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To plot the graph of a complex-valued function of a complex variable, four dimensions are required as follows: two for the complex variable and two for the complex function value. One method, to circumvent the need for four-dimensional graphics, is to show how the function transforms sets of lines that lie in the complex plane. Each line will be mapped into some curve in the complex plane and these can be represented in two dimensions.

The functions CartesianMap and PolarMap defined in this package make pictures of this form. CartesianMap shows the image of Cartesian coordinate lines, while PolarMap shows the effect on polar coordinate lines.

Plotting the image of coordinate lines in the complex plane.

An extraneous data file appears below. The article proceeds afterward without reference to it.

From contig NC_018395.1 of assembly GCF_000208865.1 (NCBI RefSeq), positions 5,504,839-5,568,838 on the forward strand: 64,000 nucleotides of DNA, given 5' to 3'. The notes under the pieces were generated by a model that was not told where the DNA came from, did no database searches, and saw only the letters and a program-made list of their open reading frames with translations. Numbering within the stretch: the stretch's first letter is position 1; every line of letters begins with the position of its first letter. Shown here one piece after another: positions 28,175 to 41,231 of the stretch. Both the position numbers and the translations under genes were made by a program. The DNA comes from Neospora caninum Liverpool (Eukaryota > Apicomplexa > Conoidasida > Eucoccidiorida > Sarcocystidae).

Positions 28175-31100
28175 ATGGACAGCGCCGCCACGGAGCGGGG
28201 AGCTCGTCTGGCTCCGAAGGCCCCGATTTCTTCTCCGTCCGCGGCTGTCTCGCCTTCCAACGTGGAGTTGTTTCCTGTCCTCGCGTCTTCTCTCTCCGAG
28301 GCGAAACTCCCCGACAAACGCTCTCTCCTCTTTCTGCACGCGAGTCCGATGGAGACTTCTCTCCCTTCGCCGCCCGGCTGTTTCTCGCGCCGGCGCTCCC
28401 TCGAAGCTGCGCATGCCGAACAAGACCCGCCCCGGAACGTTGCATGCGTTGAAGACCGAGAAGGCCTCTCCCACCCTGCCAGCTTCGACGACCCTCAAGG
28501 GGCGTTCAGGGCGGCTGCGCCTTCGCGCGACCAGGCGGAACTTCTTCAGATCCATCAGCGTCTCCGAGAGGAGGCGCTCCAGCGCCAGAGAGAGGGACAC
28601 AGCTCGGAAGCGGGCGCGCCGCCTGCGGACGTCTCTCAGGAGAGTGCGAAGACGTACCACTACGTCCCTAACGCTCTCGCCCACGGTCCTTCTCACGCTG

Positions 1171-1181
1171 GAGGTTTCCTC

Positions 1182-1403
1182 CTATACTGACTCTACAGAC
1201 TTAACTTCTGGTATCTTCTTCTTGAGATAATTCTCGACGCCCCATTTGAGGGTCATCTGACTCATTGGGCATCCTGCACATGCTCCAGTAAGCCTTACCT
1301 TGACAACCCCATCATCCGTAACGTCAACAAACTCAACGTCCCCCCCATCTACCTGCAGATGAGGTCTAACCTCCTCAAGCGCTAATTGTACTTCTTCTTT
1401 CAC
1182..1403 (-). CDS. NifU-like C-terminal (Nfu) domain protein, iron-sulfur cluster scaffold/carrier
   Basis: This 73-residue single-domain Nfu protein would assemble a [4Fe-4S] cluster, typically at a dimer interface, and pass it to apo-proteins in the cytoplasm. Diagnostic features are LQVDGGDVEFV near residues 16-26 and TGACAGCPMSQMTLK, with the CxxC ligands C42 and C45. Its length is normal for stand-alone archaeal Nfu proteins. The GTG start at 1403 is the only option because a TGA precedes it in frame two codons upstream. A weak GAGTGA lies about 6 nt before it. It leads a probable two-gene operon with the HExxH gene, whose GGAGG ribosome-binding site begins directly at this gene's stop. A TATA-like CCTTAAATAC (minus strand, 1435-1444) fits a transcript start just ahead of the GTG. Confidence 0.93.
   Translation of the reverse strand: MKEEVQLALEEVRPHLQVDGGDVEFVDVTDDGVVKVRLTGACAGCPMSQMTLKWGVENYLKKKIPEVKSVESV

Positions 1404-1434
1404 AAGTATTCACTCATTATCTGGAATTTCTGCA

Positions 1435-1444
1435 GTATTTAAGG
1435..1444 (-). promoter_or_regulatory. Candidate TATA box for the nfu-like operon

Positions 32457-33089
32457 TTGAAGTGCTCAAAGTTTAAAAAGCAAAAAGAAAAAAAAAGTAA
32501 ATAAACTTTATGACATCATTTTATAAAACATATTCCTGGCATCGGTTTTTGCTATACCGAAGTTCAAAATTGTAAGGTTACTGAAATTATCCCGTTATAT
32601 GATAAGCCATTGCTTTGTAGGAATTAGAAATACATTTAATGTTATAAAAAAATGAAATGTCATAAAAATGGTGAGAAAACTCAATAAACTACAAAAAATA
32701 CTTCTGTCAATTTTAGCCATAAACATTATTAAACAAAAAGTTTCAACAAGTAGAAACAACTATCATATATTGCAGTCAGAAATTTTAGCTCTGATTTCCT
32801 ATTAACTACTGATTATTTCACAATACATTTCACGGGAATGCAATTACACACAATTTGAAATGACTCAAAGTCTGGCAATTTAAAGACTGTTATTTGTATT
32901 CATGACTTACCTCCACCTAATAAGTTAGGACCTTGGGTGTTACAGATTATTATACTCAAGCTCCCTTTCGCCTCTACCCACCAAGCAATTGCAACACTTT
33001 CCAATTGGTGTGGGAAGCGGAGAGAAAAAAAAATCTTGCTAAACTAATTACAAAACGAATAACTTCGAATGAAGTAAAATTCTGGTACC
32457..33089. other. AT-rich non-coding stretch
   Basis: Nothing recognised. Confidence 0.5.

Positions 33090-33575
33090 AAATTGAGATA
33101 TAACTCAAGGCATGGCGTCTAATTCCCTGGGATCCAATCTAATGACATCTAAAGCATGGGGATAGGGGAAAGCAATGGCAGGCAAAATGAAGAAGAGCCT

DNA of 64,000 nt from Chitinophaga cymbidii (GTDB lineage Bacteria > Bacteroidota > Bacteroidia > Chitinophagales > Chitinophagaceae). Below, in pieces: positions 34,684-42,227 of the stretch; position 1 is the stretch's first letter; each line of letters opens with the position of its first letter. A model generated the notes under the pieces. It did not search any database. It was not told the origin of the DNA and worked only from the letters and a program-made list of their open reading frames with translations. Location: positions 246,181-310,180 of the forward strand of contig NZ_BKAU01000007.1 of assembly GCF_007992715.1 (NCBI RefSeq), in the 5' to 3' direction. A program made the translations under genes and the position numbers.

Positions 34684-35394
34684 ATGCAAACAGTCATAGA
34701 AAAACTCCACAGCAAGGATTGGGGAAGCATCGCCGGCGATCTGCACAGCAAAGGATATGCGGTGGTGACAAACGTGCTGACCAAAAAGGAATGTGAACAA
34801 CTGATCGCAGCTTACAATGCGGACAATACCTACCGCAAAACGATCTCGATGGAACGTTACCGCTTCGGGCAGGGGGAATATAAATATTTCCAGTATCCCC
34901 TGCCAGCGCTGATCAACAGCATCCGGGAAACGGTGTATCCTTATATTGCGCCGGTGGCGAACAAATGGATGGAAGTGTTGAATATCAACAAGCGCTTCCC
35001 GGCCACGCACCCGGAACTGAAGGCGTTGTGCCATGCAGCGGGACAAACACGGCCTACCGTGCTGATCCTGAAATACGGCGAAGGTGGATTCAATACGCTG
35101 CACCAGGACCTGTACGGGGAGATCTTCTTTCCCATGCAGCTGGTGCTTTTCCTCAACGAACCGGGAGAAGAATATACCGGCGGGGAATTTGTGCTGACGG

This loads the package.

In[1]:= <<Graphics`ComplexMap`

We set the option Frame -> True to get frame axes on all our plots.

In[2]:= SetOptions[Graphics, Frame -> True];

This shows the Cartesian grid.

In[3]:= CartesianMap[Identity, { -5, 5}, { -5, 5}]


This is the polar coordinate system.

In[4]:= PolarMap[Identity, { 0, 1}, { 0, 2 Pi}]


Here is the image of the Cartesian grid under exponentiation.

In[5]:= CartesianMap[Exp, { -1, 1}, { -2, 2}]


The square root function halves the angle of each complex number. The starting point is moved slightly from -Pi to avoid problems with the branch cut of the square root function.

In[6]:= PolarMap[Sqrt, { 0, 1}, { -Pi + 0.0001, Pi}]


The option Lines can be used to change the number of lines plotted. You can set the value of $Lines to change the default number of lines drawn.

In[7]:= PolarMap[BesselJ[2, #] &, {0, 8}, {0, Pi/4}, Lines -> 30]